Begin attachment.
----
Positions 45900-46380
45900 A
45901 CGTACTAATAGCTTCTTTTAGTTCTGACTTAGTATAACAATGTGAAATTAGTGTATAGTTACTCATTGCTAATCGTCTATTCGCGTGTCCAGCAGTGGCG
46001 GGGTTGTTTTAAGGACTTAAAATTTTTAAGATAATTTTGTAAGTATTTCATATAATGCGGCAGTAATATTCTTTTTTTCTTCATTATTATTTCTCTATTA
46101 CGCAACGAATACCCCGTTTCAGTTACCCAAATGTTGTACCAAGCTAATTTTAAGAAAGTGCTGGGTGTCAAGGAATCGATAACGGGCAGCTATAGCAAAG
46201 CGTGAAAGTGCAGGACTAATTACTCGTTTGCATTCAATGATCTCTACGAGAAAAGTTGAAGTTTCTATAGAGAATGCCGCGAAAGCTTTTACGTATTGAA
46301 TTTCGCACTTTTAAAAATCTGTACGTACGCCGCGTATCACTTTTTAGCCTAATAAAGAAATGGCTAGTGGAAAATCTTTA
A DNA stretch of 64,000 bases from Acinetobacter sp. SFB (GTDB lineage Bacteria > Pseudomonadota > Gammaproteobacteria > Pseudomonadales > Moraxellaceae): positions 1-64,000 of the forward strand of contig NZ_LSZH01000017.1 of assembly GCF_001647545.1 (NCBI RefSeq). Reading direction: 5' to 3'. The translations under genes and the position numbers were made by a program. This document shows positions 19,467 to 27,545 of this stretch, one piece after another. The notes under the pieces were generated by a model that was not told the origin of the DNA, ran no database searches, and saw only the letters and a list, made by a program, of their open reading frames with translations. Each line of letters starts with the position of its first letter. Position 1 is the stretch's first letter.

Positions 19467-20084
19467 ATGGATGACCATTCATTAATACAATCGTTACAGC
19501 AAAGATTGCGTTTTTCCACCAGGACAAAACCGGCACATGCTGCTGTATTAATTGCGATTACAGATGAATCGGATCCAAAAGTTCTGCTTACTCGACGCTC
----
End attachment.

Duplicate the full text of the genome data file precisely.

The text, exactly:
Positions 45900-46380
45900 A
45901 CGTACTAATAGCTTCTTTTAGTTCTGACTTAGTATAACAATGTGAAATTAGTGTATAGTTACTCATTGCTAATCGTCTATTCGCGTGTCCAGCAGTGGCG
46001 GGGTTGTTTTAAGGACTTAAAATTTTTAAGATAATTTTGTAAGTATTTCATATAATGCGGCAGTAATATTCTTTTTTTCTTCATTATTATTTCTCTATTA
46101 CGCAACGAATACCCCGTTTCAGTTACCCAAATGTTGTACCAAGCTAATTTTAAGAAAGTGCTGGGTGTCAAGGAATCGATAACGGGCAGCTATAGCAAAG
46201 CGTGAAAGTGCAGGACTAATTACTCGTTTGCATTCAATGATCTCTACGAGAAAAGTTGAAGTTTCTATAGAGAATGCCGCGAAAGCTTTTACGTATTGAA
46301 TTTCGCACTTTTAAAAATCTGTACGTACGCCGCGTATCACTTTTTAGCCTAATAAAGAAATGGCTAGTGGAAAATCTTTA
A DNA stretch of 64,000 bases from Acinetobacter sp. SFB (GTDB lineage Bacteria > Pseudomonadota > Gammaproteobacteria > Pseudomonadales > Moraxellaceae): positions 1-64,000 of the forward strand of contig NZ_LSZH01000017.1 of assembly GCF_001647545.1 (NCBI RefSeq). Reading direction: 5' to 3'. The translations under genes and the position numbers were made by a program. This document shows positions 19,467 to 27,545 of this stretch, one piece after another. The notes under the pieces were generated by a model that was not told the origin of the DNA, ran no database searches, and saw only the letters and a list, made by a program, of their open reading frames with translations. Each line of letters starts with the position of its first letter. Position 1 is the stretch's first letter.

Positions 19467-20084
19467 ATGGATGACCATTCATTAATACAATCGTTACAGC
19501 AAAGATTGCGTTTTTCCACCAGGACAAAACCGGCACATGCTGCTGTATTAATTGCGATTACAGATGAATCGGATCCAAAAGTTCTGCTTACTCGACGCTC